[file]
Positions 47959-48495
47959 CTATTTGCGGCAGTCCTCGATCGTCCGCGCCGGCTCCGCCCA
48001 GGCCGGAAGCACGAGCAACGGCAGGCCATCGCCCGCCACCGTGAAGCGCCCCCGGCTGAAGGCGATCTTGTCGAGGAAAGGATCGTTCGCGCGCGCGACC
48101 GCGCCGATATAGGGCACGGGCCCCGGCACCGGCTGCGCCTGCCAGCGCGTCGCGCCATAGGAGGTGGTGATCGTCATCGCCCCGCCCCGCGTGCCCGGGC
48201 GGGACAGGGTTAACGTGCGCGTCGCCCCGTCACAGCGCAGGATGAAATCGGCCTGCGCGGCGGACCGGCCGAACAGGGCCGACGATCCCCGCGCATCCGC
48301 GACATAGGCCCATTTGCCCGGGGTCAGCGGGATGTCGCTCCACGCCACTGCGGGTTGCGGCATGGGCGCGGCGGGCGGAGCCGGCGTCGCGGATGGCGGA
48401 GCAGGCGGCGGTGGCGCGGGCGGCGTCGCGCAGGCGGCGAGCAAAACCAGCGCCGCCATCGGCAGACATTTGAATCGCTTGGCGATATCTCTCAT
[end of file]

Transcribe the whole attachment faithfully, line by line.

Positions 47959-48495
47959 CTATTTGCGGCAGTCCTCGATCGTCCGCGCCGGCTCCGCCCA
48001 GGCCGGAAGCACGAGCAACGGCAGGCCATCGCCCGCCACCGTGAAGCGCCCCCGGCTGAAGGCGATCTTGTCGAGGAAAGGATCGTTCGCGCGCGCGACC
48101 GCGCCGATATAGGGCACGGGCCCCGGCACCGGCTGCGCCTGCCAGCGCGTCGCGCCATAGGAGGTGGTGATCGTCATCGCCCCGCCCCGCGTGCCCGGGC
48201 GGGACAGGGTTAACGTGCGCGTCGCCCCGTCACAGCGCAGGATGAAATCGGCCTGCGCGGCGGACCGGCCGAACAGGGCCGACGATCCCCGCGCATCCGC
48301 GACATAGGCCCATTTGCCCGGGGTCAGCGGGATGTCGCTCCACGCCACTGCGGGTTGCGGCATGGGCGCGGCGGGCGGAGCCGGCGTCGCGGATGGCGGA
48401 GCAGGCGGCGGTGGCGCGGGCGGCGTCGCGCAGGCGGCGAGCAAAACCAGCGCCGCCATCGGCAGACATTTGAATCGCTTGGCGATATCTCTCAT